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Ocean Isle Honors Fire Victims

Posted November 4, 2007

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— The congregation at Ocean Isle Beach Chapel honored the seven college students killed in a beach-house fire last Sunday, a tragedy that worship leaders said "struck at the very heart of our community."

"Today, we come together to pay a special tribute to those beautiful young men and women who lost their lives in the tragedy that struck at the very heart of our community," the first worship leader said.

"It is my prayer that with this service the path to healing begins and that the light our community's love shine brightly and be felt in the hearts of the families and friends of those we honor today."

Last Sunday, an early morning fire at a waterfront beach house killed six students from the University of South Carolina and one from Clemson University – Cassidy Fae Pendley, 18; Lauren Astrid Kristiana Mahon, 18; Justin Michael Anderson, 19; Travis Lane Cale, 19; Allison Walden, 18; William Rhea, 18; and Emily Lauren Yelton, 18.

Firefighter Andy Hamer lit seven candles flanked by USC and Clemson flags as Jane Fox read the names of the seven victims.

No family members of the victims attended, but the congregation held a moment of silence and offered prayers for them. Last Sunday, family members gathered at the chapel, half a mile from the beach house, to wait for news of their loved ones.

Visiting minister Jerry Hannah asked for firefighters, paramedics and other public officials to stand and thanked them for their response to the fire.

"It was amazing and humbling to see how everyone in the community knew their place ... and went to work to help save lives, to encourage the broken-hearted," he said. "I have seen God in each and every person involved."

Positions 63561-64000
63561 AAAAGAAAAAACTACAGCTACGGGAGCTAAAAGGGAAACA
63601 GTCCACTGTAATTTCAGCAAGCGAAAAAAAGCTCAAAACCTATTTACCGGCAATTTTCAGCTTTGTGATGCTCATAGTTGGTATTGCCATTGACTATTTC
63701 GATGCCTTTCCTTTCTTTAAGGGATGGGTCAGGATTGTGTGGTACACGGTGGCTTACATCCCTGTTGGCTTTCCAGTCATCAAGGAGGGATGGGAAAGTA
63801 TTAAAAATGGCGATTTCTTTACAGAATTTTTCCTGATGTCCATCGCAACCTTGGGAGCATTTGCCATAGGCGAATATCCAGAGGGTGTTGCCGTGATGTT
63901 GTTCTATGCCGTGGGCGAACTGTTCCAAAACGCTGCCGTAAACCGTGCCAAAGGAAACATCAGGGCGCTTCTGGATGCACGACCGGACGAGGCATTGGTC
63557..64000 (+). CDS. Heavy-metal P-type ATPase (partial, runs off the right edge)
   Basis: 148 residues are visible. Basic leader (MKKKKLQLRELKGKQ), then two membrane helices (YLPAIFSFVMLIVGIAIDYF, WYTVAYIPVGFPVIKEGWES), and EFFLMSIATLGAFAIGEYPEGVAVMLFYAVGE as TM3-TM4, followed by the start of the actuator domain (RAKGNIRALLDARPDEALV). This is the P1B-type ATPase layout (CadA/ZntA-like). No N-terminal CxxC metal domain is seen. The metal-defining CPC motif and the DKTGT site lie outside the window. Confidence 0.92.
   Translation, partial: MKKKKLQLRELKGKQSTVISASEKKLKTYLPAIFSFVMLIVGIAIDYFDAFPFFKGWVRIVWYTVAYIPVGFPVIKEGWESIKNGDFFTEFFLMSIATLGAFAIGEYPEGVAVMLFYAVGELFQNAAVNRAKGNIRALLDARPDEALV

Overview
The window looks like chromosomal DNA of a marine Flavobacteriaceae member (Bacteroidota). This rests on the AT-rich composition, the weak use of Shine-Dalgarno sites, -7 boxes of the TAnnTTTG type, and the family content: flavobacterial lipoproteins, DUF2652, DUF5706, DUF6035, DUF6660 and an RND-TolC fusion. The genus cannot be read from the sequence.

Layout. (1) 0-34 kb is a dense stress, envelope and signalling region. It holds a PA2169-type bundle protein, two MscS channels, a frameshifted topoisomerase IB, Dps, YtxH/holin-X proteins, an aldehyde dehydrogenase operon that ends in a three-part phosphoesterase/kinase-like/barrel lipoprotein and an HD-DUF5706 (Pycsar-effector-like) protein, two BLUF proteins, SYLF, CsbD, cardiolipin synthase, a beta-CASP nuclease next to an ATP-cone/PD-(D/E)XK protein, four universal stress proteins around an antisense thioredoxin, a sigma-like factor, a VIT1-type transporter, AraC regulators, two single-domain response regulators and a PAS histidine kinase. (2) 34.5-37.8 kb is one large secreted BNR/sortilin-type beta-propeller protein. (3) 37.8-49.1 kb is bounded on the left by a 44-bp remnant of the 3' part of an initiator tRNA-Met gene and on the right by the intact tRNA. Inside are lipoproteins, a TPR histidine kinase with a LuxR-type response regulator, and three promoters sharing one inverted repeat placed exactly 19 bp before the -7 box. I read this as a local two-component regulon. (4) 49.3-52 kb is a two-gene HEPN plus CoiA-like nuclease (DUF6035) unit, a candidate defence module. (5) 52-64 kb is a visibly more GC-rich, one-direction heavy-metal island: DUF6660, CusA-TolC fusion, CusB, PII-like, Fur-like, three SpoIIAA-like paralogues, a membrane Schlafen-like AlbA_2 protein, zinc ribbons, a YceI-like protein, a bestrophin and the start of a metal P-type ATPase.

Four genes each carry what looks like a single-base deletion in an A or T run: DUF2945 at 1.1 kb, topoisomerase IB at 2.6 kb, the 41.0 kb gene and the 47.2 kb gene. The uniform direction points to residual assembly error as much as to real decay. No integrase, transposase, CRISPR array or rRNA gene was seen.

Ocean Isle Mayor Debbie Smith said Friday the small resort town of about 500 permanent residents was still struggling to cope with the fire.

"In the wake of such devastation, many of us experience an array of complex emotions from deep sadness to feeling powerless, afraid or even isolated," the first worship leader said. "For this reason, it is so important that we join our hearts, our hands, our prayers, and offer a collective voice of comfort to each other and those who grieve."

Hannah urged the congregation to "share love" and "feel the support of each other ... and unity with the Lord, the cement, the glue that holds us together."

He hoped the tragedy would lead people to an "an awakening of how brief life is for all us" and inspire them to "prepare for the afterlife and move with great purpose to our dreams, whatever good we have been called to do in our life."

Flags on the island continued to be flown at half mast to honor the victims Sunday.

A small memorial has appeared outside the house at 1 Scotland Street: a large metal cross with seven smaller ones adorned by bouquets of flowers and stuffed animals from passers-by.

"We're still in mourning, and I imagine we will be for some time," Smith said. "Our hearts are still with the victims and their families. This is certainly a tragedy we hope we never have to deal with again."

Funeral and memorial services were held for three students on Saturday. Anderson was laid to rest in Greenville, S.C., and Cale's funeral took place in Simpsonville, S.C. Hundreds – including six sorority sisters who traveled from South Carolina – attended a memorial service for Walden in Chagrin Falls, Ohio.

Rhea was laid to rest Thursday at First Presbyterian in Florence, S.C. His brother, Andrew, 19, survived the fire.

Services for Mahon and Emily Yelton, the lone Clemson student who died, were held Friday.

Six USC students, including one who jumped from the second floor into a canal, survived the fire.

Investigators said in a preliminary report Friday that it was impossible to uncover a definite cause of the fire, but they speculated improperly discarded smoking materials could have started the blaze. The fire likely started on the back deck, and no other ignition sources – a barbecue grill or a outdoor fireplace – were present.